Monday, December 1, 2014

Overlooked for Promotion Again? Top 5 Reasons Why

Most of of us have likely experienced a time in our careers in which we did not receive a much desired and
anticipated promotion.  Typically, we are left wondering why.  Looking to the individual who did get promoted sometimes leaves us with more questions rather than the answers we seek.  Over the course of my Coaching and Consulting career I have dealt with numerous highly talented individuals who have been seemingly left behind, yet again, without a clear direction for moving forward and gaining that coveted promotion.

In my experience, there are typically 5 main reasons why people fail to secure a promotion, each of which I share with you below in the hopes that you are able to see yourself in one (or more) and begin taking the steps necessary to eliminate this roadblock to your success.

1.  Your focus is on your current Performance and not on your future Potential.  Granted you want to be performing at your best, but that demonstrates you are capable of delivering at the level you are now.  It is important to couple this with a demonstration of your ability to do more.  And by more I mean 'other', not just simply more of what you are currently doing.  You need to understand what competencies are required, by those succeeding at the next level, and find opportunities to display those abilities.  People get promoted because of their perceived potential to take on more and greater responsibility.  Showcase the breadth of skills you currently possess while highlighting your ability to 'learn' new ones.

2.  No Bragging Campaign.  Doing great work is one thing; ensuring that people know about it is another. You cannot simply put your head down, work harder than anyone else, and expect it to get noticed.  Likely it will just get you more of the same work, not a promotion.  You need to promote yourself to get promoted. I know that introverts reading this are cringing right now - or jumping to the next point - but becoming proficient at Bragging is a necessity in today's business world.  People are far too busy to keep track of 'who' is doing what, they need reminding.  This needn't be a big brash obnoxious recitation of your accomplishments.  It can be small little tidbits, updates and reminders casually dropped into conversations. Crafting your campaign means that you are crafting the messages that others receive.  By understanding what competencies are required at a higher level you can use your Brag Bite moments to highlight your skills in those areas, building the perception of potential they need to see.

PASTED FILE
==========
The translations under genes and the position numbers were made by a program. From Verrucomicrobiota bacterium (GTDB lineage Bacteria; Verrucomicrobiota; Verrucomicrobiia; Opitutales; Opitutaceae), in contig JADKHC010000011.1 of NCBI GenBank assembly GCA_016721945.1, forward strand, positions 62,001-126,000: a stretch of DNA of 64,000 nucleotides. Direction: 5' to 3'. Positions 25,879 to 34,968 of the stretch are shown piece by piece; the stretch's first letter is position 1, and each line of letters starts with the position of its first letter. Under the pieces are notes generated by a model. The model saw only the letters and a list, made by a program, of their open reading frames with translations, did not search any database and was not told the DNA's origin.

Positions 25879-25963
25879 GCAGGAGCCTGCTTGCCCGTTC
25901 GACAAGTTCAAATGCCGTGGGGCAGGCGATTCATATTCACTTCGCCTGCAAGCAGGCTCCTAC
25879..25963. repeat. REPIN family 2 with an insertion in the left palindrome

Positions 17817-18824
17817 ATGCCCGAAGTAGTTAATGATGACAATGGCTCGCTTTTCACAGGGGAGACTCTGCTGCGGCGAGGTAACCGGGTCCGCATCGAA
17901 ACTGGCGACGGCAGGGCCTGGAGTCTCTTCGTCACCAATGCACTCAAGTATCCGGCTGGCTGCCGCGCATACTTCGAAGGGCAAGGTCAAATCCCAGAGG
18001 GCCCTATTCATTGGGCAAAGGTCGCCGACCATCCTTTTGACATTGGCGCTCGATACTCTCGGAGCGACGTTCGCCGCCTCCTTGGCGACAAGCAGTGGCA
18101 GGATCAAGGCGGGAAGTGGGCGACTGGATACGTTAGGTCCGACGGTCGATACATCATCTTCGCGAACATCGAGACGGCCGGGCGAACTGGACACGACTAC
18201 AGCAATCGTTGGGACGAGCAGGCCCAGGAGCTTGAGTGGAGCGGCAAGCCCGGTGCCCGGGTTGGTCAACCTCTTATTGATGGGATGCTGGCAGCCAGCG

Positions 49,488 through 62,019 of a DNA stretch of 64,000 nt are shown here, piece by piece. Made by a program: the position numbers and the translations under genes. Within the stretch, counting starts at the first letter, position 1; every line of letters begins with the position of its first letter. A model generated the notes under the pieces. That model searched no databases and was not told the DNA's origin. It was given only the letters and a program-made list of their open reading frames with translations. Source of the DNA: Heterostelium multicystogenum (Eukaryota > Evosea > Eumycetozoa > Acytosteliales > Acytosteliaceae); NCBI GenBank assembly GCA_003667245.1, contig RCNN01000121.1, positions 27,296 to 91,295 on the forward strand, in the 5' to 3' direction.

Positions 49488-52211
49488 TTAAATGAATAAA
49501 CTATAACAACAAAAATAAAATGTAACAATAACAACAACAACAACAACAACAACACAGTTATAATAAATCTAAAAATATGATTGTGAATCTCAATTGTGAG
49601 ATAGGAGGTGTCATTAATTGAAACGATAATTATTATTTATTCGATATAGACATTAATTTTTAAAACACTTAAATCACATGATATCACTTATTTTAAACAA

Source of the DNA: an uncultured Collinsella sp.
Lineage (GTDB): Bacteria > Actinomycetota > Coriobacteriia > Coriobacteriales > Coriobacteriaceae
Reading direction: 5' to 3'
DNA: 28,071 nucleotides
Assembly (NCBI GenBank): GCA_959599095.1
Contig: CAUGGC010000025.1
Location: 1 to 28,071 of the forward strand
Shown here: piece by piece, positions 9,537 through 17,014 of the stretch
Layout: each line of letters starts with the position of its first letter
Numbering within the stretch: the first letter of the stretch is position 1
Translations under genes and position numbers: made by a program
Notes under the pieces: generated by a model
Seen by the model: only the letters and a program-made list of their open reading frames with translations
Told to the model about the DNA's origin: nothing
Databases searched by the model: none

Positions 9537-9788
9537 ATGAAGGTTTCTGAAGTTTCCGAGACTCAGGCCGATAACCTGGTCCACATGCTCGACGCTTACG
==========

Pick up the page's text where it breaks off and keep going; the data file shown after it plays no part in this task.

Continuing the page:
3.  Poor Internal Network.  This point is linked to your Bragging Campaign, but it is an important element in and of itself.  If you do not have a strong network, who do you have to brag to?  You need to have your campaign reach as far and wide throughout the organization as you can.  Therefore, you need a well developed sphere of influence, which includes those in decision-making roles. Who knows you? Who knows of you?  What do they know?    Getting your name onto the Succession Planning list means getting known by those managing the list.  Extend your network to ensure that these people are included.  If they don't know who you are, they aren't going to be in a position to add your name to the list.

4.  Lack of Accountability.  It all comes down to Reasons and Results.  You can have reasons why you didn't accomplish something, why it wasn't your fault, why it was out of your control... or you can have results.  Organizations tend to promote those who get things done, who make things happen.  The more that you are able to demonstrate the tenacity and determination needed to move through obstacles, the more the organization will be willing to invest more in your future.  Excuses and reasons don't cut it.  They may sound reasonable but the bottom line is simply... you didn't add to the bottom line.

5.  Lack of Initiative.  If you see a problem, fix it.  Find a solution.  Don't leave it for someone else to find.  Don't bemoan the extra work that it means for you.  Don't walk away with your hands in the air claiming 'it's not my job'.  If you want that promotion then you need to be prepared to demonstrate your commitment to the success in the organization, not just your commitment to your own.  They should be linked.  Taking initiative by stepping up to the plate and assuming responsibility for something outside of your direct 'job' demonstrates a willingness to take on new challenges.  It shows a sense of ownership that is looked for in those moving up.  Note also that every new initiative that you take on becomes one more brag-bite that you get to share, strengthening your campaign and message.

Promotions are not just 'givens'.  Showing up at work and doing your job are not the sole prerequisites for moving up.  You need to demonstrate your ability to take on more, to learn, to grow, to assume responsibility, to commit.  Develop your promotional plan and then work it.  If you want greater opportunities in the future then you need to be prepared to take actions beyond what you have done to get where you are.  If you aren't prepared to do more, then you will be required to step aside for those that are.

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